Let’s look at the second story now:

After 500 years, this time Anatolian peninsula is invaded by Romans. The famous Roman commander Brutus takes over Halikarnassos (Bodrum), Knidos (the tip of the Datca peninsula), Letoon (Fethiye) and Antiphellos Letoon (Kaş) one by one. It is 42 BC when the Roman Army head for Xanthos to take it over.

As the Romans know Xanthosians and what happened in the past, they choose to negotiate with them instead of fighting, however Xanthosians don’t cooperate with Romans at all. After another long siege, a group of Xanthosians open the city’s gate and leave the city open to the attack of the Roman Army. They manage to set all of the Roman Army’s equipment to fire. The fire is so big that it spreads to the city’s walls and the houses of the city begin burning. Brutus, afraid that the city will burn to the ground, orders his soldier to put the fire out. All the Xanthosians regardless of their social class; women, children, and slaves, struggle against Roman soldiers who try to put the fire out. Moreover, they do all they can do to get the fire spread to the entire city.

When the fire covers up the whole city, Brutus comes close to the city’s walls and begs Xanthosians to help him to save their city. Xanthosians ignore him and they keep destroying their city. Even little children choose to either jump into the flames or jump off the city’s walls. A group of children gets slaughtered by their fathers while another group of children is begging their fathers to kill them before they get captured by the enemy.

After seeing what happened that night, Brutus tells his soldiers that he will pay for each Xanthosian, who is captured alive before they manage to commit suicide. Roman Soldiers struggle to save Xanthosians’ lives, while Xanthosian does all they can, to kill every human being in the city.

When the dawn breaks, everything has been over. While Brutus wandering around the completely burnt-out city, he sees a woman whose dead body hanging on a lasso whose baby is wrapped around her body, holding a torch in its hand.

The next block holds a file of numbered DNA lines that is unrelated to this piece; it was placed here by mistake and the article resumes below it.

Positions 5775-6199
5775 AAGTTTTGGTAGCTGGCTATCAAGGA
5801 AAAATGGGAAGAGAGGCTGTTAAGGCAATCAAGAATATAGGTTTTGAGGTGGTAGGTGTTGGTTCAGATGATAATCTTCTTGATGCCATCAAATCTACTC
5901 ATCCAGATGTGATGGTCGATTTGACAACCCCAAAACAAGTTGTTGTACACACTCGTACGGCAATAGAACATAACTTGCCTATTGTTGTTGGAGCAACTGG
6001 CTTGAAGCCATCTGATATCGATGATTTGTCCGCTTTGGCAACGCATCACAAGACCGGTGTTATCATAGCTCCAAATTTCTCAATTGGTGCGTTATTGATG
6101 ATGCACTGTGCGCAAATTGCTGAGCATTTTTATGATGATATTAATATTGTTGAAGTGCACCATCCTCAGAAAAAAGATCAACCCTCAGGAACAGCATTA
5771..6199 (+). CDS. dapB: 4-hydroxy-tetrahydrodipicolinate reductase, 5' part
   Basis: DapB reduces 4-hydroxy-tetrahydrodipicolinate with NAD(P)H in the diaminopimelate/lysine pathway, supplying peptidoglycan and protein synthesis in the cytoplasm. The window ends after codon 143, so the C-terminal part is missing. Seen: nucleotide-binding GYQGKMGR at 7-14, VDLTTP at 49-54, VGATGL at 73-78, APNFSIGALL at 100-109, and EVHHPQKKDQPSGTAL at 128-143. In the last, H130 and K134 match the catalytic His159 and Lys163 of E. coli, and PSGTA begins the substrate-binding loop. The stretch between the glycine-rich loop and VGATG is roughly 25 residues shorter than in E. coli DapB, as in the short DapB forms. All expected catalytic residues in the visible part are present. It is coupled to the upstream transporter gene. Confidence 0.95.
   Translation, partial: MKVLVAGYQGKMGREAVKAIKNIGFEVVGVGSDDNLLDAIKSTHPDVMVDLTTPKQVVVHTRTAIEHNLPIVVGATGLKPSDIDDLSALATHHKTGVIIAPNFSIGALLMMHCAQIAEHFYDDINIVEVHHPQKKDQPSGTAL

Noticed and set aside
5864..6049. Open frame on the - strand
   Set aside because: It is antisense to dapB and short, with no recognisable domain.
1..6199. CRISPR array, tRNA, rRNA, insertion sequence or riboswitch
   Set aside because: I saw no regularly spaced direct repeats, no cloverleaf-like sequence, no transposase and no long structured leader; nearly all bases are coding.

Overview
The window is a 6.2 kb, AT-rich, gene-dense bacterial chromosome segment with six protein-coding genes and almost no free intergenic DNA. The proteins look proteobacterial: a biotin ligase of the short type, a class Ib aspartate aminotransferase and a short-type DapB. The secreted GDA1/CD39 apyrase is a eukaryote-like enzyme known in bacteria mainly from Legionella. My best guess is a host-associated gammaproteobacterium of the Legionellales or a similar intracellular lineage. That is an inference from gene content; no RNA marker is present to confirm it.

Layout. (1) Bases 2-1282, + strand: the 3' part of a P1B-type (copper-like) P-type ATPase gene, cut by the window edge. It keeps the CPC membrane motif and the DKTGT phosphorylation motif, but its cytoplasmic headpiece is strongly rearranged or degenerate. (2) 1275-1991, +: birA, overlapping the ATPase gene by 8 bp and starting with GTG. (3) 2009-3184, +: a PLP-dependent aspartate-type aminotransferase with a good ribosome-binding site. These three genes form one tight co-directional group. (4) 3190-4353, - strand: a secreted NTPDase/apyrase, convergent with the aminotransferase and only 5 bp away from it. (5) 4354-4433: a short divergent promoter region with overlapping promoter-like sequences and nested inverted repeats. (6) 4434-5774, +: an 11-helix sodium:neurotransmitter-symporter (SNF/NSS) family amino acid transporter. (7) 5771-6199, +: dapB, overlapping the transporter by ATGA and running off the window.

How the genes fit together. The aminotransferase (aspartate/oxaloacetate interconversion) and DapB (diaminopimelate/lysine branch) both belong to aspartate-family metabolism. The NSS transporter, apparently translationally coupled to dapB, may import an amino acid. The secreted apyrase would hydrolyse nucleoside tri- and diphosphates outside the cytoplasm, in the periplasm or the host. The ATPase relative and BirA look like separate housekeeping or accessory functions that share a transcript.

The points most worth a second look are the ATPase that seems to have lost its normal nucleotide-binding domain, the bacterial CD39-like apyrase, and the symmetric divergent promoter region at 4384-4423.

Roman Soldiers manage to save only 150 Xanthosians from this tragedy.

What is left behind from the tragedy is an inscription which summarizes their struggle:

“We made our houses graves,

And our graves are homes to us.

Our houses burned down,

And our graves were looted.

We climbed to the summits,

We went deep into the earth,

We were drenched in water,

They came and got us.

They burned and destroyed us.

They plundered us.

And we,

For the sake of our mothers,

Our women,

And for the sake of our dead,

And we,

In the name of our honor,

And our freedom,

We, the people of this land,

Who sought mass suicide.

We left a fire behind us,

Never to die out…”

AND you, our dear guests, while walking around the city of that person who left a fire that “never die out” on those terrible days, will feel their souls and pain around you.

The moisture that will stick to your skin every step you take is actually the Tears of Xanthos.

BUT what about the physical remains of that tragedy; would we be able to see them?

You’d better ask this question Archaeologist Charles Fellows, as he, while his “archaeological” work in progress in 1842, “carried away” The Nereid Monument, the relief panel of the Harpy tomb as well as the tomb of Payava to the British Museum.

Nowadays, unfortunately, XANTHOS has only the imitations of them….

Never mind though; it seems that the soul of the tragedy is still very much alive.

And what about Charles Fellows’ soul?

I believe, it still struggles to elucidate thousands of Xanthosian who died here…


Tears of Xanthos

October 2010